CEO fraud: With billions lost, is your organization at risk?

CEO Fraud social engineering CSC BlogsCEO Fraud social engineering cybersecurity CSC Blogs

Social engineering is one of the most popular and oldest scam techniques that actually works. As we have already moved on to the cyber age, where our financial records, research and development data, social life or medical history exist online, it is really crucial that this kind of information does not fall prey to fraudsters. However, it does, frequently.

Fraudsters have turned their efforts toward the corporate and business world. In a recent case, a trading company was duped for $17 million by someone claiming to be its chief executive. In the not-so-distant past, Leoni AG in Germany was scammed for nearly 40 million Euros and FACC AG was duped for €52.8 million.

This is because the company’s financial information and employee information was easily available online. Employee names, email addresses and level in the corporate hierarchy was gleaned from online professional networks such as LinkedIn or Xing.de. When attackers are equipped with this information, they can target and attack the corporation.

Attackers know that urgent and confidential requests from a senior boss will make the responder act in a panic.

What is unique about CEO-Fraud attacks is their simplicity. Scammers use techniques to change the metadata of the email to make it look like an email that actually comes from within the company. In some instances, scammers hack the email accounts of senior professionals just to execute this scam.

The email usually makes an urgent request for money for a crucial reason, such as to close a business deal. The urgency factor limits the responder’s time of action and also puts the responder in a pickle since the email looks like it came from someone high up in the corporate hierarchy. Also, the email usually has a confidentiality factor (as mentioned in a report by Deloitte) which makes it even harder for the responder to ask around for help with regards to the email.

The reason why the fraud is so effective is that it does not require any sophisticated tools or pre-programmed bots that can be filtered away easily. All it takes is a good communication channel and an effective and convincing piece of text.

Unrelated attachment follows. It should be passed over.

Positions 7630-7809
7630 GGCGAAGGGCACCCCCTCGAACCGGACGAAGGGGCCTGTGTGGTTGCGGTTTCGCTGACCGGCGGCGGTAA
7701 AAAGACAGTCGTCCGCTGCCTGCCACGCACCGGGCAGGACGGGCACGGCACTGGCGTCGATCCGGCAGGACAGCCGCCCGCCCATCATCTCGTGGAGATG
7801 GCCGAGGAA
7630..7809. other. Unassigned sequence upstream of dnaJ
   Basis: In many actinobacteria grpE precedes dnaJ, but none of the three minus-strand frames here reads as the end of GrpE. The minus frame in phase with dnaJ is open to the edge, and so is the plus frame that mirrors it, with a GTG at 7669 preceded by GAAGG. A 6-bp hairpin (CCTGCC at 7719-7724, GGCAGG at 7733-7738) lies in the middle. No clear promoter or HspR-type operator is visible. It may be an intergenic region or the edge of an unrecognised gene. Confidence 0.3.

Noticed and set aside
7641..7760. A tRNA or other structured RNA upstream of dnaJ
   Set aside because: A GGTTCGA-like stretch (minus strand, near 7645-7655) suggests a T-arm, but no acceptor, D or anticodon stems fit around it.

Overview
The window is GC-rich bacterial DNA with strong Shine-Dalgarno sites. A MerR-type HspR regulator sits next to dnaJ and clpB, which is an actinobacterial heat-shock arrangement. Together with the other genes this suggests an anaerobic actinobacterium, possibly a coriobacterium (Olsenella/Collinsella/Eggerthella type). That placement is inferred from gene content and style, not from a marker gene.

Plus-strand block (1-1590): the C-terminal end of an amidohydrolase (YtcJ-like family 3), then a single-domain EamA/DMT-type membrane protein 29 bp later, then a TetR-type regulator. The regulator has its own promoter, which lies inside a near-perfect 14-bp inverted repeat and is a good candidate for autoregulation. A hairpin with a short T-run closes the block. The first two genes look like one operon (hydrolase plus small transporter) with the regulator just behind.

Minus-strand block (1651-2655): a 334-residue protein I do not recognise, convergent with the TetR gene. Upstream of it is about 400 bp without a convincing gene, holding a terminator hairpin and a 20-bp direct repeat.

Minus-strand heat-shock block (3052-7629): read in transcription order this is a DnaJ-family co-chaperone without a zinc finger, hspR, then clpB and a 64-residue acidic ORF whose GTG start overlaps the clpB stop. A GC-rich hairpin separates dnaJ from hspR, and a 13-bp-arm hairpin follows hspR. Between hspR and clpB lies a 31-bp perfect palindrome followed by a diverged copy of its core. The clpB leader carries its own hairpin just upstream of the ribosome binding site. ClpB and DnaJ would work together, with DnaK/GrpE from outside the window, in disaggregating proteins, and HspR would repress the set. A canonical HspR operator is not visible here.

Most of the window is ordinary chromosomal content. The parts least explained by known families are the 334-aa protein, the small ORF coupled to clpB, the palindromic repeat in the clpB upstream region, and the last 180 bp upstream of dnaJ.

The target could be any company or organization.

The target audience of this kind of attacks can be medium or large organizations, where the hierarchical structure is big and complex.

An organization with 30,000-40,000 employees is more likely to have a complex hierarchical structure with many people in senior positions, thus creating a bigger pool of targets. In a small organization, employees can also be targeted because the company is fairly new and users have little knowledge about their own colleagues.

Startups in London were being targeted last year with the same trick to reveal confidential information or for money. Usually, mid-level employees who had financial information, authority to execute transactions and various senior managers above them were targeted.

Reported scams of this nature have dated back to year 2013 and are believed to have started in Europe. The trend has spread on to the world, hitting some big organizations in U.S and Europe combined.

Lately, some of European nations have come under attack by the CEO Fraud or Boss Scam. A recent report states that 10% of the fraud cases in France were because of social engineering, with the fraudsters claiming to be CEO of the company. The scams have cost organizations almost $2.3 billion, according to the IC3 report by the FBI.

In 2015, the toy-maker Mattel lost $3 million and the company Ubiquiti suffered a reported loss of $46 million due go the CEO-Fraud Scam. The attacks have increased by 270 percent during the first quarter of the year in 2016.

Preventive measures are the solution, as suggested by the FBI report. Organizations need to take cautious efforts to inform employees about different kinds of attacks and the methodologies used in IT security to prevent them. These include:

  • Any financial transaction above a certain amount should have a multi-person, multi-factor authentication requirement.
  • Before performing any big transaction, people should be instructed to always verify the receiver with a phone call.
  • Strict password policies should be enforced for corporate emails to prevent email hacking.
  • Employees should be instructed to not respond in haste, no matter what the urgency is; especially when it comes to financial transactions.
  • Organizations should impose policies regarding use of corporate email address for non-private use.

This will help organizations stay safe against the rising threat of CEO Fraud.


Mohamed Junaid Shaikh is a cybersecurity consultant at CSC. With experience in diverse fields of IT, he understands the importance of IT security in this ever-advancing world of technology. With the help of knowledge gained through his educational background and practical experiences, he developed a unique combination of management and IT skills.

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